Amy Wilkins, a vice president of the Education Trust, a research and advocacy group that focuses on disadvantaged and minority students, said that the final version “not only protects jobs, but also goes a long way to protecting the interests of vulnerable students.”

But GOP lawmakers warned that the stimulus package could set unrealistic expectations for future spending, and that it doesn’t do enough to spur immediate economic growth.

“The single most important thing we could do for struggling American families would be to pass a fast-acting economic stimulus package that would protect existing jobs while creating new ones,” said Rep. Howard P. “Buck” McKeon of California, the top Republican on the education panel in statement released after the House vote. “Unfortunately, the spending package crafted in haste, and in secret, by congressional Democrats fails to focus on this central goal.”

Compromise Reached

The compromise agreement, worked out by a House and Senate conference committee, would provide $53.6 billion for a state fiscal-stabilization fund, including $39.5 billion that local school districts could use to avert staff layoffs and programmatic cutbacks and to pay for school modernization, among other purposes.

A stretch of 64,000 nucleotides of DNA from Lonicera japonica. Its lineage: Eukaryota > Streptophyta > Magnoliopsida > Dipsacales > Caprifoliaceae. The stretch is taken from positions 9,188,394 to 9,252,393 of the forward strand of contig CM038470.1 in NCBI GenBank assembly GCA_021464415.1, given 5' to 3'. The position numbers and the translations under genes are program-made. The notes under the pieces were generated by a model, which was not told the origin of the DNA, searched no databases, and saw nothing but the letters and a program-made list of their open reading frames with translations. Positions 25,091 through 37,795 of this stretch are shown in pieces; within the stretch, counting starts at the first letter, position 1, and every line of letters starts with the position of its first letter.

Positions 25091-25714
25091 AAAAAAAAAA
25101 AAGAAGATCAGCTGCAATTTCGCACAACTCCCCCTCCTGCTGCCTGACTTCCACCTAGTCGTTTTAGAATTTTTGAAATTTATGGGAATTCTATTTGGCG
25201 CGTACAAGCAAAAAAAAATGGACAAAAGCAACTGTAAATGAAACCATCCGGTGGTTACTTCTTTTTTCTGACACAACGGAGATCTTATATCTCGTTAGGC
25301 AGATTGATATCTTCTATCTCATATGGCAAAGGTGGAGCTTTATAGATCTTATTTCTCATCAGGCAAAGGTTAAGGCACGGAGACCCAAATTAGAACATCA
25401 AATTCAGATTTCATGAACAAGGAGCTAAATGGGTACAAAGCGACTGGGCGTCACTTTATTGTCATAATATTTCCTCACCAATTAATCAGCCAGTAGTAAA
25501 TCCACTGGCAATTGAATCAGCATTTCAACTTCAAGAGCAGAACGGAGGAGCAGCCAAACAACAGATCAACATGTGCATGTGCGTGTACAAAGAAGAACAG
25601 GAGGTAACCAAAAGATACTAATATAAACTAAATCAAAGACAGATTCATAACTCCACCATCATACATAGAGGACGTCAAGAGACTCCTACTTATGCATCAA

The stabilization fund would also include $5 billion under the control of the U.S. secretary of education to be given to states as bonus grants for meeting key performance measures in education.

In addition, the fund would include $8.8 billion that states could use for education and for modernization, renovation, and repair of public schools and higher education facilities, but could also direct to public safety and other pressing needs.

The $39.5 billion of the state stabilization fund for schools would first have to be used by states to “backfill” any cuts they have made to both K-12 and higher education, up to fiscal 2008 or 2009 levels. If a state didn’t have enough money to make K-12 and higher education whole, the money would have to be spread proportionally between the two.

Money in the stabilization fund would flow to states based on factors such as their populations of 5- to 24-year-olds. Any leftover money after backfilling cuts would flow to K-12 districts based on existing Title I formulas, and could be used for a host of purposes, including school modernization. New construction is not envisioned, congressional aides said.

House Democratic aides say it is hoped that the money will go out before July 1.

States also would have to put in their own money to fund schools up to 2006 levels. But states could seek waivers from the federal Education Department in cases of severe financial hardship.